>>My point was that your analogy between Cuba and Gaza is just silly, because there are no nuclear warheads being launched from Gaza. In fact, if there were, they would harm nearly as many Palestinians as Israelis. When you concede that Iranian nukes would be launched from Tehran, you demonstrate how utterly silly this analogy is
If you took out 100 Israelis with a Qassam rocket, that is the equivalent of taking out 3000 Americans in an attack. Or roughly the amount that died in the WTC and Flight 93 attacks. Just because Hamas has not succeeded in doing this does not negate the fact that they are trying.
>>You seem satisfied to respond with "but what about Cuba?!" I'm not. I don't accept that kind of response from my 5-year-old either.
Ah.. but my "but" includes that I think our Cuba policy was the right policy for 30+ years. And Israel's policy is also the right policy now. Unfortunate, but completely justified.
>>But I thought you had such great faith in the humanitarian aid shipments and economic potential of smuggling through tunnels to satisfy the needs of this society.
I didn't say it would satisfy the needs of the society. I think it will help the people survive, but it is not an ideal situation. If there are aid trucks from the UN just sitting there that need to be let in, of course I say let them in. If it is from Syria... hmmm, we might have a problem, right?
>>As for your comparison of the mechanisms of the US drug trade to the needs of an entire civilian population... Not serious. Not in the least. Are you even trying? This is why I accuse you of bad faith.
You are arguing in bad faith. My point is that Gaza has multiple sources of aid right now - just as Cuba does. De facto, their situation is no worse, or only marginally so, than Cuba's has been for decades.
>>>>the majority have
Perhaps the leaders would do so as well... might help.
>>The difference between our positions is that mine actually takes into account information relating specifically to this situation and weighs the sources critically, while yours seems to be about free associative analogies that don't stand up when examined critically.
We can agree to disagree on that. I believe everything needs to be taken into a proper context.
>> I argue instead that HAMAS's position as part of the Palestinian political landscape, for which Israel bears significant responsibility, should not be allowed to impede progress with those who are actually supported by 70-80% of Palestinians and that HAMAS is not a reasonable justification for what Israel is doing to Gaza's citizens.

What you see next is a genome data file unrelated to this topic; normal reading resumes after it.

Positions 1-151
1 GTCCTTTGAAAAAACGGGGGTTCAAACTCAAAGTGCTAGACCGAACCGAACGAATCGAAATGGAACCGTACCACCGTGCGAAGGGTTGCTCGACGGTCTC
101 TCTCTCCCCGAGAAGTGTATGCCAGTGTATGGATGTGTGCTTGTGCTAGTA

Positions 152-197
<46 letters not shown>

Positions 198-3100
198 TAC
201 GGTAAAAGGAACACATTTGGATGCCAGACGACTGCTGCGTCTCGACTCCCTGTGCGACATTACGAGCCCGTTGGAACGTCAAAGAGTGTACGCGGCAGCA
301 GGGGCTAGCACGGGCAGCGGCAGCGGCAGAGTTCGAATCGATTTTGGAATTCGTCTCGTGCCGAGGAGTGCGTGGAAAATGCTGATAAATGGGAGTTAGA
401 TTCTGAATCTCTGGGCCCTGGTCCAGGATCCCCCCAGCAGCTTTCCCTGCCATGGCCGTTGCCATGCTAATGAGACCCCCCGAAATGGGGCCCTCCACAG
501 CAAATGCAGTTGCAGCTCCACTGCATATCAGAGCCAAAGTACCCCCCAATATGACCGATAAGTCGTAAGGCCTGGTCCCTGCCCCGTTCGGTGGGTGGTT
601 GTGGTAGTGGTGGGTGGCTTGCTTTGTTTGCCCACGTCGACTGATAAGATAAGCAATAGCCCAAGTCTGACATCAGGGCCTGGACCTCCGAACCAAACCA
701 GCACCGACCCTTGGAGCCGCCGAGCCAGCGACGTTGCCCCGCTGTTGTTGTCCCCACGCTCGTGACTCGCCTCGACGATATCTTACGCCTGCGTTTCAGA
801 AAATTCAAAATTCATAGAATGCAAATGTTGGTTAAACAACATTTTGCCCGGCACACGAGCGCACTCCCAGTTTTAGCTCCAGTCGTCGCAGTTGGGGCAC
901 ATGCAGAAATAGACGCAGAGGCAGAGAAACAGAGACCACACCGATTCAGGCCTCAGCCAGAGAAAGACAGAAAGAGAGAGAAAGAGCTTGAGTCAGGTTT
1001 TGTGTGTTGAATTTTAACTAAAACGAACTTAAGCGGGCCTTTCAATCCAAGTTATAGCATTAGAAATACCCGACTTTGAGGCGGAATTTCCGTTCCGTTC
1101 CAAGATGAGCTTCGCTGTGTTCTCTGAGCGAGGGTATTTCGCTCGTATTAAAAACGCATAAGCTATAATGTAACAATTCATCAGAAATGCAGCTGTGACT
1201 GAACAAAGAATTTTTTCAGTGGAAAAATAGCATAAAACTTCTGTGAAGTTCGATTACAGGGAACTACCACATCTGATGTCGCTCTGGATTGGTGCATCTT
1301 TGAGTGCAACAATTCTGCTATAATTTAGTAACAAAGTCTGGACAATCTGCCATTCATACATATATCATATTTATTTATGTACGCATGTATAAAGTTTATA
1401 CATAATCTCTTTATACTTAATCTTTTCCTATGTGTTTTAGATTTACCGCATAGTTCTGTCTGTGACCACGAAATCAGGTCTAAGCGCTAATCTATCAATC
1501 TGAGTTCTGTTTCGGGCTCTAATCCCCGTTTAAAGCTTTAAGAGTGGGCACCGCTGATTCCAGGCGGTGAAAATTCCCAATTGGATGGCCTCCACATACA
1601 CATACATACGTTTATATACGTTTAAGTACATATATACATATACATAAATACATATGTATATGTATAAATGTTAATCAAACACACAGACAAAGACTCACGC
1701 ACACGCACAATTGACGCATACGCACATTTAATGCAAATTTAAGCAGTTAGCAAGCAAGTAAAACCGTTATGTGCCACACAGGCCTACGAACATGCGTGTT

Hey, I agree with most of that, except "reasonable justification". Politics is not precise - where you get an eye for an eye - if one side attacks another, you may end up with a response that seems disproportionate. But... maybe you shouldn't have been firing rockets, or taken soldiers hostage, etc. etc. I am aware of the political reality that a country is going to take the actions it sees fit. If a single shot had been fired from Baghdad before Iraqi Freedom, or a single missile, the US would have never lost support for our operations there. I feel sorry for the little guys, but the little guys need to think before taking provocative actions against enemies that are better equipped - in this case Hamas clearly did so knowing that they would bring the scorn of the Arab world on Israel for its military response and the plight of the Gazan people. Hamas has made its own people pawns, not Israel.
>>As for the "most Americans" argument...
I don't think the women sufferagist movement went around with car bombs and taking soldiers hostage. As long as Hamas continues to do so, I think theirs is a lost cause. Unfortunately they are taking the people of Gaza down with them.
They do enough damage to terrorize southern portions of Israel. And, Hamas is working with and funded by Iran, which is attempting to get nuclear weapons - of course there will be no need to launch them from Gaza - Tehran will do just fine.
>>A blockade is not the same thing as an embargo
What I am arguing is that de facto, the impact of the US blockade of Cuba has had and is having as great an impact on the Cuban people as Israel's embargo of Gaza. Yet funny thing is... I don't see the UN going around yelling at the United States to stop it. I wonder why... could it be because they don't want to piss off the US? But pissing off Israel is fine?
>>Israel is and has been using restrictions on humanitarian aid and building materials as political bargaining chips that have nothing to do with security concerns. No one here is saying that Israel is wrong to block arms from entering Gaza. But this diary presents information that depicts a wider view of what is going on. Smuggling through tunnels and limited aid shipments are not "trade."
Israel is allowing in humanitarian aid and food. Smuggling through tunnels is still trade - just ask the US DEA about the drug business. Just because it is not condoned or legal does not negate the fact that goods are being transported. Likely a lot of weapons, I think...
>>Your pollyanna view of how this blockade is being run, its range of purposes and its effects, does not agree with what international observers and Israeli journalists are reporting. Are they all biased showboating grandstanding anti-Semites? If not, how do you justify willfully ignoring their reports and assessments?